One can well imagine addicts of all kinds shouting “treat me as I want to be treated”, excuse my absences from work because I’m hungover, excuse my non-payment of rent or the mortgage because I spend all my money on the drug, excuse my unreliability because my fix is more important to me than your needs.
It’s interesting that most of the language guide obeys, not the “Platinum Rule”, but the Golden Rule.
Asking people to use “people-first” language goes a long way to ensuring that. Usually referring to people as people with some attribute (a person with disabilities), rather than as the attribute (the disabled) feels more respectful. And it allows our humanity to be the dominant feature.
So why did the CDC feel a need to promote this new rule?
Is there any part of the guide for which the Golden Rule would be insufficient, where a group of people might want to be enabled rather than simply respected?
It would seem there is — the community that Harlan Pruden advocates on behalf of — the LGBTIQ+ community.
Here the authors of the guide find it necessary to teach readers “concepts” before teaching the language. These concepts, together, form a view of humanity that reduces sex categories to meaninglessness, replacing them with “gender identity”. These concepts are presented as if they are established facts rather than controversial opinions, omitting the fact that they have no scientific support, and that leading scientists around the world deny their validity.
In this section of the guide we are asked to suspend our critical faculties, to believe things many find unbelievable – for example, that we are not born male and female, but assigned a sex category at birth by doctors or midwives. We are supposed to accept that everyone has an internal gender identity at birth, that may or may not match our “assigned” sex.
In accordance with this ideological package, the guide wants us to refer to people as “he” or “she” depending on a non-material, invisible criteria rather than what stares us in the face. All of us are asked to announce “our pronouns” in our greetings to each other, and to ask others before referring to them by any pronouns. And then, we are told not to think of ourselves as male or female, but as “cisgender”. The guide teaches us this label means we have accepted societal stereotypes and roles that match our sex.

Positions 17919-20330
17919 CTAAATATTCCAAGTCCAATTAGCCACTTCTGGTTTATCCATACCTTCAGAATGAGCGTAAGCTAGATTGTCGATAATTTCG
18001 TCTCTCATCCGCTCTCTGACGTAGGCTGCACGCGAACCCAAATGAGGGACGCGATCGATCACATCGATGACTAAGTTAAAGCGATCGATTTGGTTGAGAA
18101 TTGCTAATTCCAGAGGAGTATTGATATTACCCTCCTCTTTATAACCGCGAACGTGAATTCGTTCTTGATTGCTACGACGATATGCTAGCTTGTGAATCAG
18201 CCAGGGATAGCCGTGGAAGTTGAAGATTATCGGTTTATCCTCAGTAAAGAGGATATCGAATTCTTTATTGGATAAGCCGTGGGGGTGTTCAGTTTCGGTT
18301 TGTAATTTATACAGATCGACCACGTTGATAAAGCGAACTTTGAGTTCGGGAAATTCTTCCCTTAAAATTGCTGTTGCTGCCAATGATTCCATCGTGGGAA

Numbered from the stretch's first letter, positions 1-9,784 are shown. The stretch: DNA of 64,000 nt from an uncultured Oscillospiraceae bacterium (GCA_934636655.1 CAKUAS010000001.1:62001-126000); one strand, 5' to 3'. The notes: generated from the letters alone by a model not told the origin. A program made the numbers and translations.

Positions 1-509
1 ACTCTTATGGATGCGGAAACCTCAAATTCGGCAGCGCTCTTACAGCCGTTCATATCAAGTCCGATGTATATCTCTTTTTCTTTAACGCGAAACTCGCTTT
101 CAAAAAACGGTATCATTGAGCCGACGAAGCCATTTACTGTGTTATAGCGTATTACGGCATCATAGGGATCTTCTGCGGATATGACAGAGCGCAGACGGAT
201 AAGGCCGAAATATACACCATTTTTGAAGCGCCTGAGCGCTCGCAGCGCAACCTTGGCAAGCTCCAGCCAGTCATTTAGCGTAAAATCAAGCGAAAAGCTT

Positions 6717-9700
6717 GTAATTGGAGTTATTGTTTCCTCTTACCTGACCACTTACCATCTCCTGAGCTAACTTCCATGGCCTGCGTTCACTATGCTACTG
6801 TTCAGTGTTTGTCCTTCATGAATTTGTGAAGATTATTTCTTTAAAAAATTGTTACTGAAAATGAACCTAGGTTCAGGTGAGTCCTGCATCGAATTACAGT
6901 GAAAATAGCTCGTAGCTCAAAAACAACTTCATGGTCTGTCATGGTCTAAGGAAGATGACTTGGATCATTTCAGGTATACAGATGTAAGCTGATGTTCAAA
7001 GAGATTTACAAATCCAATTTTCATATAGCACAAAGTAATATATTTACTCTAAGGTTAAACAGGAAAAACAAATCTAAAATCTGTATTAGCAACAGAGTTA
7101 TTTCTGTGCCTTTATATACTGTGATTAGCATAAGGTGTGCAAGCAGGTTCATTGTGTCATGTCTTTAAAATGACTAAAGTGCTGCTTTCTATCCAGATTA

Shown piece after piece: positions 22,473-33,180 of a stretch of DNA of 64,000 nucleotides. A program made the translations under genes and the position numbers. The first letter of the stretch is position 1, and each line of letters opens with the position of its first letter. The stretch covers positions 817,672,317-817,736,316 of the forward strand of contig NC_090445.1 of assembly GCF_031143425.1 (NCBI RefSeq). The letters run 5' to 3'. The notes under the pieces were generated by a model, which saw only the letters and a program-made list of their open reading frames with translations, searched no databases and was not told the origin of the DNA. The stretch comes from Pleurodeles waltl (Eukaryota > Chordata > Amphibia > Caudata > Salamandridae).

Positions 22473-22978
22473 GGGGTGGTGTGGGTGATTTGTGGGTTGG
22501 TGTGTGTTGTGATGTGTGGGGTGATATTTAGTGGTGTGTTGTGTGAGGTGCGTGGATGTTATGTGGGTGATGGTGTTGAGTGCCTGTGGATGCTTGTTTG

Reading this section makes clear with brilliant clarity the agenda of the new LGBTIG+ community – the community that began to evolve after T was added to LGB. This community bears little relationship to the old LGB associations that struggled to help gay men and lesbians who often suffered severe discrimination. The LGBTIG+ associations are increasingly looking like Men’s Rights associations and would more appropriately be called “Trans groups”. There’s no room for lesbians, because there’s no room for women. And much of the language the trans movement wants eliminates women – as adult human females – from view.
We are now supposed to refer to breastfeeding as chestfeeding and the women who do it as people, rather than women. We are supposed to stop naming vaginas, vulvas, clitorises and penises and refer instead to internal genitalia and external genitalia. Women have spent decades learning to use specific sexual vocabulary without embarrassment. How else can we have open discussions with our doctors? How can children, teens and adult women report sexual abuse if they’re not comfortable using the language?
This guide is preparing us to reject sex altogether as a way of categorizing people and replace it, as the trans community wishes, with gender id, which has no physical manifestations at all.
Women object. We exist, as distinct from men, no matter how the men identify, and we are oppressed by men because of our sex. We can’t identify out of that oppression. Accurate language that reflects scientifically verifiable facts is important. The CDC Language Guide, with its “Platinum Rule” wants us to accept lies, and to lie ourselves for the sake of being nice.